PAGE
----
Celebrations commemorating important events often result in extra efforts that bring new and significant contributions—milestones within themselves. So it is with Allan Kent Powell’s Utah History Encyclopedia. What began years ago as a gleam in the Utah Historical Society’s eye came to fruition because of goals to complete the book in time for the Utah State Centennial in 1996. This comprehensive collection covers subjects varying from prehistory to recent happenings. Like other encyclopedias, this hefty reference work provides foundational information that will satisfy the needs of some readers and will serve others as an important base for further inquiry. It is the first Utah history compiled in encyclopedic form, and it will benefit many segments of the state’s population interested in Utah’s unique and fascinating past.
School children and their teachers studying Utah history have long been in need of just such a volume. Now second-grade students, whose curriculum includes community history, literally have at their fingertips the history of nearly every Utah town. Fourth- and seventh-grade students, who study the entire state, have each aspect of the state’s history laid out for examination. Thus the encyclopedia is invaluable as a reference work for revealing numerous state historical subjects to young minds.
The book is written for more mature minds as well. Adults who care to delve into the past or to satisfy their historical appetites for information about a place or event will find pertinent information. Historians or editors and publishers seeking background information can conveniently locate needed material in this capacious edition. When I lacked information about the defunct town of Garfield, Utah, for a family history, the encyclopedia’s cross-referenced index sent me to “Copper Mining.” Here the creation, existence, and demise of Garfield was discussed, allowing me to fill in the details of my uncle’s history. The possible uses of this volume in homes as well as libraries are endless.
Recognizing the need for this history compilation, the Utah Statehood Centennial Commission provided a grant for part of the book’s publication and further placed free copies of the encyclopedia in some 115 public libraries throughout the state. A centennial grant from the George S. and Dolores Doré Eccles Foundation provided for copies of the book to be placed in all of Utah’s public-school libraries. A more worthy or lasting use of centennial funds could not have been found.
The array of over two-hundred authors who contributed articles is impressive. Most are exceptionally knowledgeable researchers and experienced writers who have published in their specialized areas. The three-column, two-page list of contributors attests to the credibility of the text and demonstrates the resource depth behind the work.
The editor, himself a contributor, holds the position of Public History Coordinator at the Utah State Historical Society. His contributions to the book include articles on mining, mine workers’ unions, and Germans in Utah. Powell has authored several books including The Next Time We Strike: Labor in Utah’s Coal Fields, 1900–1933, a well-researched and well-written look at labor unions and their impact on coal mining in Utah. A native of Price, Utah, he witnessed the operations of the coal mines and their problems during his youth. Powell’s other publications are Splinters of a Nation, German Prisoners of War in Utah, and Utah Remembers World War II. Powell patterned Utah’s encyclopedia after Howard R. LaMar’s The Reader’s Encyclopedia of the American West, also a benchmark.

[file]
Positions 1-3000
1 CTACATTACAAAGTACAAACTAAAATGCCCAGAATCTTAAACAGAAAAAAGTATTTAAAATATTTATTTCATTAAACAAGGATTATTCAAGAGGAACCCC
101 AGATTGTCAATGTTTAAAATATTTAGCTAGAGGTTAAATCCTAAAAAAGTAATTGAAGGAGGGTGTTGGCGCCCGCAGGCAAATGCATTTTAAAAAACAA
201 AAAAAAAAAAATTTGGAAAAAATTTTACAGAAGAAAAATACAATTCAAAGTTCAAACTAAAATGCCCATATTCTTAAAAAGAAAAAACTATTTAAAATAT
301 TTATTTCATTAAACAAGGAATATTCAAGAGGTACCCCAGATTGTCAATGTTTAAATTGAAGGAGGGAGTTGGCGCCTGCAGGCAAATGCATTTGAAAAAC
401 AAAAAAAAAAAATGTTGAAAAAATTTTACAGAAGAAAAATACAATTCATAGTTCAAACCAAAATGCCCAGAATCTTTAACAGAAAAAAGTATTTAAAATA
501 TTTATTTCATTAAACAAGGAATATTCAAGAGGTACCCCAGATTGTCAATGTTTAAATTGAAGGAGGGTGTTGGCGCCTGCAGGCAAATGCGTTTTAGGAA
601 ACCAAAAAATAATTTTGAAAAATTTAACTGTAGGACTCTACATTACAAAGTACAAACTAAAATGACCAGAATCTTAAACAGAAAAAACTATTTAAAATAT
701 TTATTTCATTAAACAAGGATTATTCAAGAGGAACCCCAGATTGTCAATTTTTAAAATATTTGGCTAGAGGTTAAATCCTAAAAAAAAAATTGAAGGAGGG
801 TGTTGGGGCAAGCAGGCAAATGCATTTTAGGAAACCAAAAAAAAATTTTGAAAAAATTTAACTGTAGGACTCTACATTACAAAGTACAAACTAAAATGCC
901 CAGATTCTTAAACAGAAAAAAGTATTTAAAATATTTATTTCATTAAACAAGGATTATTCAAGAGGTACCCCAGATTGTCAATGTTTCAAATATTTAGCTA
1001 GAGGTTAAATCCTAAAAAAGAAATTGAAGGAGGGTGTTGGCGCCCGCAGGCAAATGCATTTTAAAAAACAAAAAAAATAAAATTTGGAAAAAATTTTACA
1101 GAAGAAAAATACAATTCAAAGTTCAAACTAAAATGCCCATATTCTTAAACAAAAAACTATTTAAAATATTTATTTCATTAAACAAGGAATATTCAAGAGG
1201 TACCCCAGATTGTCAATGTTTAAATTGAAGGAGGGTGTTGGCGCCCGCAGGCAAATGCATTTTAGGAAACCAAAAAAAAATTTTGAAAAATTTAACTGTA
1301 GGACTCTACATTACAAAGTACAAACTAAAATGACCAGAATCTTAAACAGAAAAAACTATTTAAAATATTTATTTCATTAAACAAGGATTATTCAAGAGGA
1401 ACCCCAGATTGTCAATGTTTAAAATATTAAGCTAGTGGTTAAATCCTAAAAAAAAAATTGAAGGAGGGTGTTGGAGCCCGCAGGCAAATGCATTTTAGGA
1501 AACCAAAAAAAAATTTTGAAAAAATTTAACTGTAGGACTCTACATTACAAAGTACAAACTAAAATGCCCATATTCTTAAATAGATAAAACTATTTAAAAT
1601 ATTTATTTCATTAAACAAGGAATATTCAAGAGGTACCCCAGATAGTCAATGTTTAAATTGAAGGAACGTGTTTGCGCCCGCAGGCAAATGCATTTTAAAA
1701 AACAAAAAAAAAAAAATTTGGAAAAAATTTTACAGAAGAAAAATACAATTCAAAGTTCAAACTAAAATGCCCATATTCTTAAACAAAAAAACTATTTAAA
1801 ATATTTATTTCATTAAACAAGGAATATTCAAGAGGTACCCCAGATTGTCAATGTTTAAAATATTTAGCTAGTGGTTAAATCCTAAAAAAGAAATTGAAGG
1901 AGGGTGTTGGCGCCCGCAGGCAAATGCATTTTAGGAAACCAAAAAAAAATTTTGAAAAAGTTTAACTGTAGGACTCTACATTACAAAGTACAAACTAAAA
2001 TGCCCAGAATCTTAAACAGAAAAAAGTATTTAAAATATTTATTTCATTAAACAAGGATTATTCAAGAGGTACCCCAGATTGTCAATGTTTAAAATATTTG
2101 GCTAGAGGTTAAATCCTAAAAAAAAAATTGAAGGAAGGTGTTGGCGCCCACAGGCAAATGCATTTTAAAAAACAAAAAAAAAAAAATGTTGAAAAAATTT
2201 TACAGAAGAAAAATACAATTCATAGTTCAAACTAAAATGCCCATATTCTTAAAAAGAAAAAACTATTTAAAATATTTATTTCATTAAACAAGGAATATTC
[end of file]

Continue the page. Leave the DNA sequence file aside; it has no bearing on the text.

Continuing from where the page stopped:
The Utah History Encyclopedia contains discussions on several early Mormon topics, which can be separated from Utah history, as well as more recent subjects that do not reflect on Mormon history. Other entries integrate the two, such as those that combine ethnic involvement in Utah history with the various aspects of Mormon settlement, adequately addressing both by explaining Mormon patterns based on their beliefs and the changes wrought by later arriving groups. The reality of conflicts between the Latter-day Saints, who preferred to remain autonomous, and the newer elements of Utah society is also squarely faced in the articles. A two-page chart that shows the national origin of Utah’s population from 1850 to 1990 helps the reader to visualize the changes that caused those conflicts. The volume contains a number of other charts and lists that are equally helpful.
In addition to its many strengths, the encyclopedia has a few weaknesses. The one map that marks Utah’s counties, major cities, and roads seems inadequate for a volume of this magnitude. Small black and white photos sparsely dot the narrative, although there are 250 of them. The apparent lack of pictures, perhaps because of their size, is partly forgiven by the discovery of a two-page centerfold of pictures titled “Life in Utah.” Today’s cost of publishing, coupled with the Utah Historical Society’s desire to keep the volume affordable for all, makes these two drawbacks acceptable.
Public response to the Utah History Encyclopedia has exceeded all expectations, and the volume is now in its third printing. The completion of this project is not an end, but a beginning; those who sample the material in this extraordinary volume will want more.